I took the armadillo home and put it on a shelf. It’s not fancy and not exactly cute. Every so often, I move it to a different shelf. It is hand-carved, not entirely symmetrically. I think it is made from the husk of a large tree nut that grows in Brazil, kind of like a coconut, not from a solid piece of wood. It’s charming and unique. It sits apart wherever I put it. If jostled, the head and tail bobble a bit. I have the feeling it is just fine with itself. It knows there isn’t really a way to improve upon it. It doesn’t wonder if it should have been a different version of itself. It is at ease with itself. It has been handcrafted, and it is clear that the maker knew it was finished.

Bishop wrote many of her famous poems while living at Fazenda Samambaia. Slowly perhaps. But more importantly, with deliberation. She perhaps gazed on occasion at this armadillo, or something similar. Something handmade. Something that wasn’t quite perfect but was complete regardless of its imperfections. She channeled her need for perfection and precision — of both word & image — into her poetry.

The things I’d been told, but couldn’t imagine before this visit, suddenly seemed possible to me: that Bishop’s poetry had not sprung fully-formed from her brow; that she sometimes waited long periods, leaving a space in a poem where she knew something was missing or not quite right, until the correct word or phrase came to her, perhaps as a storm crawled up the mountain, and the poem was suddenly finished.

I don’t know what I expected to get by visiting Bishop’s former home. Did I think some of her skill would rub off on me? That I would be able, by looking at the view she’d once seen, to suddenly see through her eyes? That it would somehow help me as a poet? Or was it just one of those curiosities, the way people want a piece of a rock star, want to see where their idol has lived, worked, fallen, gotten back up.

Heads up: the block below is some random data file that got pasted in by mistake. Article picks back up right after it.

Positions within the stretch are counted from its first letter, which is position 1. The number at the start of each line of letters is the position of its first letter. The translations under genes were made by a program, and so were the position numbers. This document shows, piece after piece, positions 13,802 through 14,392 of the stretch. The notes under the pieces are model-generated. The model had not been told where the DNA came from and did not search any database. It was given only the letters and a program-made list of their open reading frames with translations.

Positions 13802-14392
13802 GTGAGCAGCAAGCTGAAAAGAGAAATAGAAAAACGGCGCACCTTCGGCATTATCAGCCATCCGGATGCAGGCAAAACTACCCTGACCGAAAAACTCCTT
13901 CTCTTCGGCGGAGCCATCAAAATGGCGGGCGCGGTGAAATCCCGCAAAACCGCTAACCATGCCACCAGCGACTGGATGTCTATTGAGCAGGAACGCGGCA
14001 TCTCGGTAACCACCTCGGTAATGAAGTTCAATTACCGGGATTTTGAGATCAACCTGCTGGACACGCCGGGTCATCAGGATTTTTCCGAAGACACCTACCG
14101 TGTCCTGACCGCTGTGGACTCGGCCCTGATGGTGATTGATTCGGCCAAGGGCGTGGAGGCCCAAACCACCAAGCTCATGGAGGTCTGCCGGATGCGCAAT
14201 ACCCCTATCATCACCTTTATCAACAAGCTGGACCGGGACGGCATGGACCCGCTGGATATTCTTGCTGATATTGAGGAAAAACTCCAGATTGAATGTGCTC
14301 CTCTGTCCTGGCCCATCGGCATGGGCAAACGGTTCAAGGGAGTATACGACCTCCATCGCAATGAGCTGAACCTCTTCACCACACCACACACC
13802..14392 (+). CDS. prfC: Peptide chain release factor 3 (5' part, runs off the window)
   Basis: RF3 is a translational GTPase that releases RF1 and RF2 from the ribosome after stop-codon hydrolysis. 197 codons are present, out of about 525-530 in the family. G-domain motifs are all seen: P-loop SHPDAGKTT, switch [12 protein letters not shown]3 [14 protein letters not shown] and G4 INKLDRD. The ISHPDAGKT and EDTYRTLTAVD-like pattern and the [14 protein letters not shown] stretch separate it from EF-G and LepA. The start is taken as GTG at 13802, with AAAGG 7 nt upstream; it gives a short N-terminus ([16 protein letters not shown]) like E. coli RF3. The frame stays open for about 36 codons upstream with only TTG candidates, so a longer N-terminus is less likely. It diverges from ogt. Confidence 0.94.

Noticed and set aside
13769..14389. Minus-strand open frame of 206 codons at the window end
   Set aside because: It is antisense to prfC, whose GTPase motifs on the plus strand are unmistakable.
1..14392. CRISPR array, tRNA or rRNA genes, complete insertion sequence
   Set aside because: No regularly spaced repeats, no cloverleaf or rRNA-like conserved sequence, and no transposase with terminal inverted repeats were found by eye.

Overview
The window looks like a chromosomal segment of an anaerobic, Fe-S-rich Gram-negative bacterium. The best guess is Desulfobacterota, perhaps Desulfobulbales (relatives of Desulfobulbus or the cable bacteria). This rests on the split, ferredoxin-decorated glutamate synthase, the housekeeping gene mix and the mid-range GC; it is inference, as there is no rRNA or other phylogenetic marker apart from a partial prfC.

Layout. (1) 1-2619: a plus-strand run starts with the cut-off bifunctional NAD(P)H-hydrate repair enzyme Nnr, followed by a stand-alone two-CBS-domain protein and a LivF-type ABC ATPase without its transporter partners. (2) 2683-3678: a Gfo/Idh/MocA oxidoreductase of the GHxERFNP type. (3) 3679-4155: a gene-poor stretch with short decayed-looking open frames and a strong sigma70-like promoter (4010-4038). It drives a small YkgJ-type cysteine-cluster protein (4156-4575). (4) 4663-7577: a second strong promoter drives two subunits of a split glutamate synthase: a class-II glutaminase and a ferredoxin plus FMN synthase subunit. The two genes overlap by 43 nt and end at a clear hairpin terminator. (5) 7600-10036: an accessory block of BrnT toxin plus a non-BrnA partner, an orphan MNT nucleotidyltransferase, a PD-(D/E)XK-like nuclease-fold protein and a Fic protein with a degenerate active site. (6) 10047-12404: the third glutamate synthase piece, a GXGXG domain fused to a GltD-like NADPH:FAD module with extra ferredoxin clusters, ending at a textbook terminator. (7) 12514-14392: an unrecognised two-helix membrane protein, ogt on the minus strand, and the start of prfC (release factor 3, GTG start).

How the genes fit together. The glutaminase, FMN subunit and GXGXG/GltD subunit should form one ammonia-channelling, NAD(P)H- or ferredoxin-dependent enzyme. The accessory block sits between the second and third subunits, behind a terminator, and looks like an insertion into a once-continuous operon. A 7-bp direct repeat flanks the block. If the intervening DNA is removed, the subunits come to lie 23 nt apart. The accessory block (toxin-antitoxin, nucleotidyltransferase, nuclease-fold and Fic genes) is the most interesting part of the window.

Regardless of my expectations, what I got was a renewed appreciation for patience. For separating myself from everything around me, just enough. Patience to wait for that storm to roll in. Confidence that it eventually will arrive. If need be, I can move forward and come back to the troublesome bit later.  The storm may wash the trouble from the very air.

When I am frustrated with my writing, I take a look at the armadillo. Move it to another spot. Shake it gently. Let it be a reminder. You can’t second-guess everything, and forward is always possible. The armadillo always agrees with me.

Later in the same book, in the poem The Armadillo, Bishop says:

Hastily, all alone,
a glistening armadillo left the scene,
rose-flecked, head down, tail down,

and that is the only direct mention of the armadillo, despite the poem’s title.  Can you see that armadillo in this bobblehead?  I think, perhaps, I can.

Bobble-head Armadillo, supposedly once belonging to Elizabeth Bishop

Bobble-head Armadillo, supposedly once belonging to Elizabeth Bishop

Have you ever visited the former home of a literary (or other) idol? Did it match you expectations or change the way you saw your idol?